On the other hand, the problem doesn't sound unsolvable. You could go with the Citizendium model of editor-approved changes but create a prioritized system for "urgent" updates, in the case of changes to an article made to incorporate current events. Suppose users (who have been verified using one or more of the methods above) are each issued a certain number of "credits" that they can use to mark a proposed update as an urgent, breaking change. (Misusing these credits to mark changes as "urgent", that really aren't, would be considered abuse tantamount to spamming or vandalism.) Then let's say, for example, Anna Nicole Smith dies. A user could submit this change to the Anna Nicole Smith article, along with a link to a reliable news source (e.g. a wire service story) and a credit marking the change as "urgent". Since an editor would not need any particular expertise to view the article and verify that the change was accurate, any editor could review the "urgent request queue" and approve that particular change for publication, ensuring that the queue was checked frequently throughout the day and urgent updates would get pushed through quickly. Thus the site could keep pace with breaking current events without the kind of inaccuracies that plagued Kenneth Lay's Wikipedia entry when he died.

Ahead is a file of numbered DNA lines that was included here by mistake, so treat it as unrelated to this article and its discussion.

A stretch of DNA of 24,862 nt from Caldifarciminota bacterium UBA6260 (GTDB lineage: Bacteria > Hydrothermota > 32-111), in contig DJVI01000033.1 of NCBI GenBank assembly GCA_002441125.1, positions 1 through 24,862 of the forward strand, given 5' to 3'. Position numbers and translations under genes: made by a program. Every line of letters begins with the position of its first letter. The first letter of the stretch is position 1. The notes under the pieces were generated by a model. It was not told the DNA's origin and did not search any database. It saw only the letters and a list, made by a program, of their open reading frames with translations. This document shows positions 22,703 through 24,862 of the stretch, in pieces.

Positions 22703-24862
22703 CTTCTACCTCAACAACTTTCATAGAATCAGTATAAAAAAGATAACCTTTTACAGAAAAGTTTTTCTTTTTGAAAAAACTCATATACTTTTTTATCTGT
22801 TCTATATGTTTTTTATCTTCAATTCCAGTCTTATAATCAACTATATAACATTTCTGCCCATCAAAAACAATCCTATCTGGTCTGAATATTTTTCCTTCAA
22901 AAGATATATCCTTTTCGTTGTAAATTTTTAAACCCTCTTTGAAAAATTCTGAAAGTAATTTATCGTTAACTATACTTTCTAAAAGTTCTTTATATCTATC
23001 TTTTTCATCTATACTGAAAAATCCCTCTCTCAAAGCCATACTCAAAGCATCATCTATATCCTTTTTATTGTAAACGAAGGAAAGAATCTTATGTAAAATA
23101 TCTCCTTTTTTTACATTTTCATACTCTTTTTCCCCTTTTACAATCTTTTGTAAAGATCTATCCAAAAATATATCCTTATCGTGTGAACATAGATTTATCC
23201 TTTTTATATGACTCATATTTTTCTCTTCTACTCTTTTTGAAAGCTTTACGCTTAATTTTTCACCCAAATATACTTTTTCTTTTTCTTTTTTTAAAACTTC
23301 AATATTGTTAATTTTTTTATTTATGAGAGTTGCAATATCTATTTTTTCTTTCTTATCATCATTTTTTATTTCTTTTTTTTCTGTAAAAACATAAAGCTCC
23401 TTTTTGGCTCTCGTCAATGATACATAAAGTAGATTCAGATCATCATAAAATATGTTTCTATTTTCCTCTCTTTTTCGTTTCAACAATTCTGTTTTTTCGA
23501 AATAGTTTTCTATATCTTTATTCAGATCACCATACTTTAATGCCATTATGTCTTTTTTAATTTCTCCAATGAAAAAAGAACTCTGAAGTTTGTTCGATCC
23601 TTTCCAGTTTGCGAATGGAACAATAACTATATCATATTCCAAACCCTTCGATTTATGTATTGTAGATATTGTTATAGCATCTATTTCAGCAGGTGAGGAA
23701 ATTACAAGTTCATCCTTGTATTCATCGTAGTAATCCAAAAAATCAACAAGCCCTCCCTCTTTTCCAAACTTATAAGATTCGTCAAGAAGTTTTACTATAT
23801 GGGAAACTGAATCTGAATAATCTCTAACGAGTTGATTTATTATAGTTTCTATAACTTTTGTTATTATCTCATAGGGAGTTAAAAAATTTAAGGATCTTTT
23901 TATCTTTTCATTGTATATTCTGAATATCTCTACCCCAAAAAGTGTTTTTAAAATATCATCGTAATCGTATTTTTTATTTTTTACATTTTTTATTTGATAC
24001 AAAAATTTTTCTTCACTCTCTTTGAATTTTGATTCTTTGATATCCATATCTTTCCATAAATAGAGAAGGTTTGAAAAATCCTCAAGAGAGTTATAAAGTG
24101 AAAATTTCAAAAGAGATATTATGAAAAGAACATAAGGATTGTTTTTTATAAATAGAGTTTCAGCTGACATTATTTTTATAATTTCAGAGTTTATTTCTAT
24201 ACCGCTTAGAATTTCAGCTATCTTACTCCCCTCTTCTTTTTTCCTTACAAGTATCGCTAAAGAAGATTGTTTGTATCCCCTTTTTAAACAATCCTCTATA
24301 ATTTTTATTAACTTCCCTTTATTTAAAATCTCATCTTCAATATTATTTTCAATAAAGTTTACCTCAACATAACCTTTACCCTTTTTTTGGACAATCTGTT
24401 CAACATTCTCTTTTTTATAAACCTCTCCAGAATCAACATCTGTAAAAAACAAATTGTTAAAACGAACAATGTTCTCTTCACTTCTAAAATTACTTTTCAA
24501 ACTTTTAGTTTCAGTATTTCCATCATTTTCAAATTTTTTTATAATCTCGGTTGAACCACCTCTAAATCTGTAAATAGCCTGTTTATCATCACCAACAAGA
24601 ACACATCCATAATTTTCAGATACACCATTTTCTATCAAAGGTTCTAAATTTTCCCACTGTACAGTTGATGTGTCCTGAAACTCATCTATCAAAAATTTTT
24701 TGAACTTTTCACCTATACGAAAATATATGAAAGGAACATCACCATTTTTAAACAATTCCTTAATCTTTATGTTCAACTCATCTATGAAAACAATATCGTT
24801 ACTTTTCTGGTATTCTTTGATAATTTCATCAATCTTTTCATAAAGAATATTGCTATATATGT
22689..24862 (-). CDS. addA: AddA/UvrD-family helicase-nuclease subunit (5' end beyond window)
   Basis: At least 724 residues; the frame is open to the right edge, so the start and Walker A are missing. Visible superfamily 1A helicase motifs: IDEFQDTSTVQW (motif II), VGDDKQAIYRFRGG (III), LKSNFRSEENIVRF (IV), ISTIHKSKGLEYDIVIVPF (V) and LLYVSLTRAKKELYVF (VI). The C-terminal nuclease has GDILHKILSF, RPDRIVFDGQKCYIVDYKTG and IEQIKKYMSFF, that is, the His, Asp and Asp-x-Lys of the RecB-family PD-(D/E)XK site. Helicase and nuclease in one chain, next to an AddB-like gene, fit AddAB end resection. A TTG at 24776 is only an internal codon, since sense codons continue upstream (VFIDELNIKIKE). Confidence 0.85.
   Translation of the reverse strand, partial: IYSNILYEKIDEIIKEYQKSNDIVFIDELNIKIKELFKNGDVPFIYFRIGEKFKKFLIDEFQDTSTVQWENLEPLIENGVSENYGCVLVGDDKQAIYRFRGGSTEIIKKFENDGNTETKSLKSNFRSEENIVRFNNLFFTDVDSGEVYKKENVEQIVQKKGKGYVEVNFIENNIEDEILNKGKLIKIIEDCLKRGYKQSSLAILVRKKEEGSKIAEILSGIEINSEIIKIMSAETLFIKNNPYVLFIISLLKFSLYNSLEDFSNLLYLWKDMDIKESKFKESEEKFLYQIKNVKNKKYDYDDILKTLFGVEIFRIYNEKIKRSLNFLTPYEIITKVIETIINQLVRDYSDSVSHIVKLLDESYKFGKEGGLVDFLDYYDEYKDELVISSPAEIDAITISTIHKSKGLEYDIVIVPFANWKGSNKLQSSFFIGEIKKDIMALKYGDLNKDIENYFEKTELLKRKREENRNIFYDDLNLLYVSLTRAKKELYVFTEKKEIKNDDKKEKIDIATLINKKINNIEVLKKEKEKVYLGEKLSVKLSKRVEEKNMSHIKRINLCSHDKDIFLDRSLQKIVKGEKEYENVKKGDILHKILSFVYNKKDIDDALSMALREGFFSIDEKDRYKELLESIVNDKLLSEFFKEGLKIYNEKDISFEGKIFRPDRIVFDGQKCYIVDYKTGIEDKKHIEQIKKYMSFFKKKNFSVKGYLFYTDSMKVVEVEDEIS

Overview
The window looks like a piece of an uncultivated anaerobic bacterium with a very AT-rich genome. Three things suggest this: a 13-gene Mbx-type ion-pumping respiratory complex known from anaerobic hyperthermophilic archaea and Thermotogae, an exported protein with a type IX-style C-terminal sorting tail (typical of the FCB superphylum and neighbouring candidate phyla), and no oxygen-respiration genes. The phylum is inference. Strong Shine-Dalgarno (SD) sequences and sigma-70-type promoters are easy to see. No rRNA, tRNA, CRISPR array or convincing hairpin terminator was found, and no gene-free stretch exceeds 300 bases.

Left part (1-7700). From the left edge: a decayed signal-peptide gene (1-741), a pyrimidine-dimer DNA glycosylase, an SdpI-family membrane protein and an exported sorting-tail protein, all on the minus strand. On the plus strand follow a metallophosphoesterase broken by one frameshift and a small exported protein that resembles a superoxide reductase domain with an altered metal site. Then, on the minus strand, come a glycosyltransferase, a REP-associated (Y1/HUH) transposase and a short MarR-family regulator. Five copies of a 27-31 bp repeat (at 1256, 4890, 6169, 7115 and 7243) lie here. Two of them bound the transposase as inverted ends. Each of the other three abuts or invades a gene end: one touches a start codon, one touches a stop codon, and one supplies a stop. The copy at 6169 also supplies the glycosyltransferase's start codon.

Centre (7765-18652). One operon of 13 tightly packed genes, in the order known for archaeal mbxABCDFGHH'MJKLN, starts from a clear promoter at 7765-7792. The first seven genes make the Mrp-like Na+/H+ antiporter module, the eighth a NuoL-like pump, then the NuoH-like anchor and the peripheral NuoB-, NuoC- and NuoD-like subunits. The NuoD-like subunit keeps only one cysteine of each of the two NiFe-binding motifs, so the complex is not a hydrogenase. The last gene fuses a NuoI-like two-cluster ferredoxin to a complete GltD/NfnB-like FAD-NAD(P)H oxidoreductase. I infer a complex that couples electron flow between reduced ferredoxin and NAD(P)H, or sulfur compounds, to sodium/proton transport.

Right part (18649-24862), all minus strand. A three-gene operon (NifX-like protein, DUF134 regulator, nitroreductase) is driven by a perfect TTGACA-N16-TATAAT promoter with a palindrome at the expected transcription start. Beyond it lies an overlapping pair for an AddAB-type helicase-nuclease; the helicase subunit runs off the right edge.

So there's a trade-off there, between displaying all the latest changes by default and motivating people to contribute but also running the risk of vandalism, versus displaying only the latest editor-approved page. Where there is not a trade-off, that I can see, is in the option of simply having an editor-approved version of a given page -- whether it's displayed by default, or only stored in the version history where people can look for it. To me, both of these steps seem to consist of pure gain for relatively little effort:
- Verify credentials of academic professionals by poking their .edu address.
- Allow them to give their "blessing" to certain versions of a page in the page history, so that users can rely on those specific page versions and even cite them as sources where appropriate.
So I hope that Citizendium will help bring more prominence to the idea, and that something similar might get incorporated back into Wikipedia. The approval of an identity-verified expert can improve an article's value so much, for such comparitively little extra effort, that it makes no sense not to have that option.